My brooder raised chicks normally start roosting around 10 to 12 weeks of age. I’ve had some start at 5 weeks, I’ve had some go longer, but 10 to 12 weeks is a good average. This is where there are no older birds in with them. I’ll get to that. I’ve had broody hens take their chicks to the roosts as early as two weeks, but 4 to 5 is more normal for them. So your 11 week olds are acting a lot like mine often do. Perfectly normal.
There is no real problem with them sleeping on the floor. Silkies can’t fly so some never roost. It doesn’t hurt them at all.
Immature chickens rank lower in the pecking order than more mature chickens. You mentioned that the chicks in question are between 3 and 5 months old. That means these Jubilee Orpington are the youngest. They still hang out together instead of mixing with the other chicks. I think they are likely afraid of the others and are avoiding them. I see that all the time with mine though I have adults as well as younger chicks. The juveniles are afraid of the adults so they won’t roost with them. I put in a special “juvenile” roost, higher than the nests but lower than the main roosts and horizontally separated so the juveniles have a safe place to go that is not my nests. Right now I have 13-week-olds using the juvenile roost, adults on the main roosts, and 5-week-olds sleeping on the floor. The 13 week olds avoid the adults. The 5 week olds avoid all the older birds. I’ve had pullets use that juvenile roost until they are mature enough to force their way into the main flock, usually about the time they start to lay but sometimes a month or two later. There is no set schedule for any of this, as Donrae said, they do it when they are ready.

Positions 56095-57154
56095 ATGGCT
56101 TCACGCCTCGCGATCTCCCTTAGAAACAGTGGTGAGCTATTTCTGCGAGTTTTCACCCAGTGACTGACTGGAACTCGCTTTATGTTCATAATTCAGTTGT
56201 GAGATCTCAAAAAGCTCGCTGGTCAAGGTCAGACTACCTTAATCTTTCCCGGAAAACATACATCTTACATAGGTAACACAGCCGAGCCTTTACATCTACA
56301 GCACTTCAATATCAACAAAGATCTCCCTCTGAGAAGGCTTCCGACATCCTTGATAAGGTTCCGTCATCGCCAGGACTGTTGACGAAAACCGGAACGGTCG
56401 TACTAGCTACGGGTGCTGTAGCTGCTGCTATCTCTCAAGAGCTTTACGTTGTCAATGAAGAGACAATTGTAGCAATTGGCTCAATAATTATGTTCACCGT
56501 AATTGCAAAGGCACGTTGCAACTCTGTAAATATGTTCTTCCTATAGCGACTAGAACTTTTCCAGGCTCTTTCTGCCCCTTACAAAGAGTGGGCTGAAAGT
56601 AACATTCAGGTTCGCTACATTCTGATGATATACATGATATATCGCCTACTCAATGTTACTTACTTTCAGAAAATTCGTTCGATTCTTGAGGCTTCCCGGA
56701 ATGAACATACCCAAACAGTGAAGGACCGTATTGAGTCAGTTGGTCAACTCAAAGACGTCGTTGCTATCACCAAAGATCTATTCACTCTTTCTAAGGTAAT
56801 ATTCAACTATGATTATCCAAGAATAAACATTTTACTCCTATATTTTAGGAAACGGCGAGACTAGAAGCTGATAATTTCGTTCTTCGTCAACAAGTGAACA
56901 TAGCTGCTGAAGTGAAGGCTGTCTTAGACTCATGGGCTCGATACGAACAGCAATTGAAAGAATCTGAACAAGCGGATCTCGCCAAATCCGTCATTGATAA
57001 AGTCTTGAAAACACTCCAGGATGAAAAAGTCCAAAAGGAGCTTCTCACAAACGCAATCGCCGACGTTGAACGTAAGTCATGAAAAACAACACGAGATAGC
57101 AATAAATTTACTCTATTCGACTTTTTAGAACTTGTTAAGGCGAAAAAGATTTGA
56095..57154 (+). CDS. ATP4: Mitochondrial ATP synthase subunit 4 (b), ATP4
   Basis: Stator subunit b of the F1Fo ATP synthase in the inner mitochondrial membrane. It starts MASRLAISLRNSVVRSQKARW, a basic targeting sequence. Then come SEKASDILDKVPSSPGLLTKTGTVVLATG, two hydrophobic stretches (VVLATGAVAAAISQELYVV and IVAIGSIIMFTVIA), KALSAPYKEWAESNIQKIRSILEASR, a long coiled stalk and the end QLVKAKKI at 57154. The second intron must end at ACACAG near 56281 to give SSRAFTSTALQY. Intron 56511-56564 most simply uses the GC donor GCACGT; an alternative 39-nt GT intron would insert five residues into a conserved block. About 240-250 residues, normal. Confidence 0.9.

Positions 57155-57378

It sounds like you have roosts at various heights. Don’t be surprised if these Jubilee Orps continue to maintain a separate sub-flock for quite a while, hanging together during the day and sleeping separately at night until they mature enough to fully merge with the older birds. Until then they will probably avoid the older more mature birds. What you describe sounds perfectly normal to me. As long as they have enough room to avoid the older ones, and the even younger ones you have also have sufficient room to avoid, you will probably have no real problems. Mixed age flocks sort this stuff out over time.